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Open Access Management of Ocular Human herpesvirus 1 Infection in a White-faced Saki Monkey (Pithecia pithecia)

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A 20-y-old male intact white-faced saki monkey (Pithecia pithecia) presented with an acute ocular disease of the right eye. Clinical signs included periocular swelling, conjunctivitis, and anisocoria with a miotic right pupil. Conjunctival swabs were positive for Human herpesvirus 1 (HHV1) according to PCR amplification with sequencing. Initial clinical signs resolved with supportive treatment, and the animal was managed chronically by using acyclovir (5 mg/kg PO twice daily) during flare-ups. After more than 2 y, the progression of clinical disease led to enucleation of the right eye. At 2 mo after surgery, acute presentation of severe neurologic signs, including ataxia and blindness, resulted in euthanasia. Histopathology, PCR analysis, and sequencing results were consistent with viral encephalitis due to HHV1; coinfection with Pithecia pithecia lymphocryptovirus 1 was identified. This report describes the first case of managed HHV1 infection in a platyrrhine primate and the first case of HHV1 in a white-faced saki monkey that was not rapidly fatal.

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Document Type: Research Article

Affiliations: 1: Animal Care Sciences, Smithsonian Institution National Zoological Park, Smithsonian Conservation Biology Institute, Washington, DC;, Email: [email protected] 2: Animal Care Sciences, Smithsonian Institution National Zoological Park, Smithsonian Conservation Biology Institute, Washington, DC 3: Hope Advanced Veterinary Center, Vienna, Virginia 4: Department of Comparative, Diagnostic, and Population Medicine, College of Veterinary Medicine, University of Florida, Gainesville, Florida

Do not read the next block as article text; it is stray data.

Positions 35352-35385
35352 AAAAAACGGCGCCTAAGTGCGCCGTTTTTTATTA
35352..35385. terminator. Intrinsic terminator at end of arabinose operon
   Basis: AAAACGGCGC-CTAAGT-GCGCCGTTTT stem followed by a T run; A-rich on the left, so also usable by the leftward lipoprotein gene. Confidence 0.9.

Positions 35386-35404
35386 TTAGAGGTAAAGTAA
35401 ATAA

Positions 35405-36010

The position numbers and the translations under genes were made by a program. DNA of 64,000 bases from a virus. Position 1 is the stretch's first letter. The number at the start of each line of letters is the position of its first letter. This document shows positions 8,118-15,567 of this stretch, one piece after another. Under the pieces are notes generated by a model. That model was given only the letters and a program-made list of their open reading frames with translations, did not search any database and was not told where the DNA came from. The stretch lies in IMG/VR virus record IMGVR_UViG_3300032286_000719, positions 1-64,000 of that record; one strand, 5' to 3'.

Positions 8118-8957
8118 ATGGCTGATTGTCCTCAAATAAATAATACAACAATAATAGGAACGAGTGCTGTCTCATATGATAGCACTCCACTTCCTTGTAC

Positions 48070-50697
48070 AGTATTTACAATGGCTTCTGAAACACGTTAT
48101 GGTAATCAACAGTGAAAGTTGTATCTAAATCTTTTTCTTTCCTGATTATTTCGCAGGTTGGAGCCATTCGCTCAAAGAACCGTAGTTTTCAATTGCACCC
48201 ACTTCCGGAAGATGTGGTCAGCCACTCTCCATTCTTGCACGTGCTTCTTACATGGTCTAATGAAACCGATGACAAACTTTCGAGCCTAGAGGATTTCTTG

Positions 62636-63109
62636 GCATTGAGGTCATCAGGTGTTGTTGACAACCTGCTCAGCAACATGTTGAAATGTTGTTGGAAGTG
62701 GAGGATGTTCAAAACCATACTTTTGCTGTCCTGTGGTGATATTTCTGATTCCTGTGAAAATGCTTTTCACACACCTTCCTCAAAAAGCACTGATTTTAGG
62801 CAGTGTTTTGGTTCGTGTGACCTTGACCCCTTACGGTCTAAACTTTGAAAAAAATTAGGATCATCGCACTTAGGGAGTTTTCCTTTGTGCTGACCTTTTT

Publication date: August 1, 2018

This article was made available online on June 15, 2018 as a Fast Track article with title: "Management of Ocular Human herpesvirus 1 Infection in a White‑faced Saki Monkey (Pithecia pithecia)".

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  • Comparative Medicine (CM), an international journal of comparative and experimental medicine, is the leading English-language publication in the field and is ranked by the Science Citation Index in the upper third of all scientific journals. The mission of CM is to disseminate high-quality, peer-reviewed information that expands biomedical knowledge and promotes human and animal health through the study of laboratory animal disease, animal models of disease, and basic biologic mechanisms related to disease in people and animals.

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